SLIDESHOW: Ice Bucket charity craze hits the county

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People across the county have been helping raise money and awareness of Motor Neurone Disease by just picking up a bucket full of cold water and tipping it over themselves.

The ALS Ice Bucket Challenge is filling up everyone’s Twitter timelines and Facebook feeds with people posting pictures and videos of themselves getting soaked for charity.

Rich McNab, from Kettering, doing the ice bucket challenge

Rich McNab, from Kettering, doing the ice bucket challenge

While global stars like David Beckham have got involved, the craze has also been embraced here in the county, where the Motor Neurone Disease Association is based.

The UK charity may not have started the fundraiser, but it is thrilled to see awareness being raised about the disease.

Philippa Sillis from the Motor Neurone Disease Association, which is based in Northampton, said: “We have been absolutely overwhelmed, it’s been unbelievable.

“It’s brilliant because it actually started in the States and has made its way over here.

“It’s just caught people’s imagination.

“People who are global stars to sports stars, politicians and actors are doing it. It’s just absolutely amazing.”

Those from the county who have accepted the nomination include Corby gymnast Dan Keatings, Chris Curry from Niamh’s Next Step in Wellingborough, Corby mayor Anthony Dady and many of the Northampton Saints team.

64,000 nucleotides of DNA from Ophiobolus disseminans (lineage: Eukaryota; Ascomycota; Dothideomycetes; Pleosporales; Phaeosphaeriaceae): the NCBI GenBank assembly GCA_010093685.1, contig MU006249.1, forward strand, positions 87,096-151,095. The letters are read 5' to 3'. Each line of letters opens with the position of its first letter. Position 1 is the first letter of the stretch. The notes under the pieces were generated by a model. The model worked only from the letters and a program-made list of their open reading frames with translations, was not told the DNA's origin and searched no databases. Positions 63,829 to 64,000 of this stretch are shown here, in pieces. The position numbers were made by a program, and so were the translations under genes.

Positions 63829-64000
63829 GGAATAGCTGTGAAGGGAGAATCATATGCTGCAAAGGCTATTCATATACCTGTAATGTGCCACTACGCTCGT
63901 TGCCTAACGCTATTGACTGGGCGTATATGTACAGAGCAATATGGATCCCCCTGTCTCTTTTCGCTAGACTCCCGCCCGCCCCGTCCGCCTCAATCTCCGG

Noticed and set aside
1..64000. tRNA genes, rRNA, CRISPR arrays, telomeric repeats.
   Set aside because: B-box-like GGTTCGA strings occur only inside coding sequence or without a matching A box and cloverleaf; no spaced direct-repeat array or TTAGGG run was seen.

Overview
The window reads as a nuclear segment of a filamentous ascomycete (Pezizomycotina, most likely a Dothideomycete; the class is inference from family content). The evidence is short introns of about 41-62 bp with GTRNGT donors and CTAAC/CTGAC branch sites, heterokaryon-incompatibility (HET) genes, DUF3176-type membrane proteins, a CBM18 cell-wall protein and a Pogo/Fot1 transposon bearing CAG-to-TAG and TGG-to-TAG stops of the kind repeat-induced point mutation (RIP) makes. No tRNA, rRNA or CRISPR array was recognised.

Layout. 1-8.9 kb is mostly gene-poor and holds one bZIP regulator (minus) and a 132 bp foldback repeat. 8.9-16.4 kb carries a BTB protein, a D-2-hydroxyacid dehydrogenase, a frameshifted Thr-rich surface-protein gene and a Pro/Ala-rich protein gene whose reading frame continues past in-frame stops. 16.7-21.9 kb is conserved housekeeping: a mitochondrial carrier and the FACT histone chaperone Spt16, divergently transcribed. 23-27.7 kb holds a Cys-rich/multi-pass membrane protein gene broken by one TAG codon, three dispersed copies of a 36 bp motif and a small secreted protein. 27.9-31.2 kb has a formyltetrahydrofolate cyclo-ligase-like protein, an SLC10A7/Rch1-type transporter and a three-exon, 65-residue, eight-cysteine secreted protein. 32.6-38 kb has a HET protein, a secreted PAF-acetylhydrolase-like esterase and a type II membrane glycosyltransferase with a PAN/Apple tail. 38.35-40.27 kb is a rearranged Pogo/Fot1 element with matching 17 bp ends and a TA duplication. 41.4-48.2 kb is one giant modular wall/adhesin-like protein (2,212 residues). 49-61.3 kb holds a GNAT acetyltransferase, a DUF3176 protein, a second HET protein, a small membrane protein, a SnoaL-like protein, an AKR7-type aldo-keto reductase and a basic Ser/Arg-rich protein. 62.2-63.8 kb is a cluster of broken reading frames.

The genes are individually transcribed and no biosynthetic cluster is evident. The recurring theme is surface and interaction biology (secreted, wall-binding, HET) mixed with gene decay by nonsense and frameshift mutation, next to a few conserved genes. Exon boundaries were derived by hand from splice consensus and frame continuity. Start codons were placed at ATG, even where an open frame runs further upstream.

Philippa said: “Northampton Saints are a team at the heart of the town and to have their support is great for us.

“We are a national charity but we are based in Northampton so to have that local support is absolutely fantastic.”

MP for Corby and East Northants Andy Sawford and Ritchie Jeune from Kettering Town FC have also taken on the challenge.

But behind the ice bucket challenge is a serious message about MND, a progressive disease which attacks the nerves in the brain and spinal cord and means messages gradually stop reaching muscles, which leads to weakness and wasting.

MND can affect how you walk, talk, eat, drink and breathe. There is currently no cure for MND but symptoms can be managed to help people achieve the best possible quality of life.

Philippa said: “30 per cent of people who have MND die within a year of being diagnosed.

“This is why it’s so important what we are trying to do. That’s why it doesn’t matter that it’s going to the ALS association, it’s all working towards the same aim.”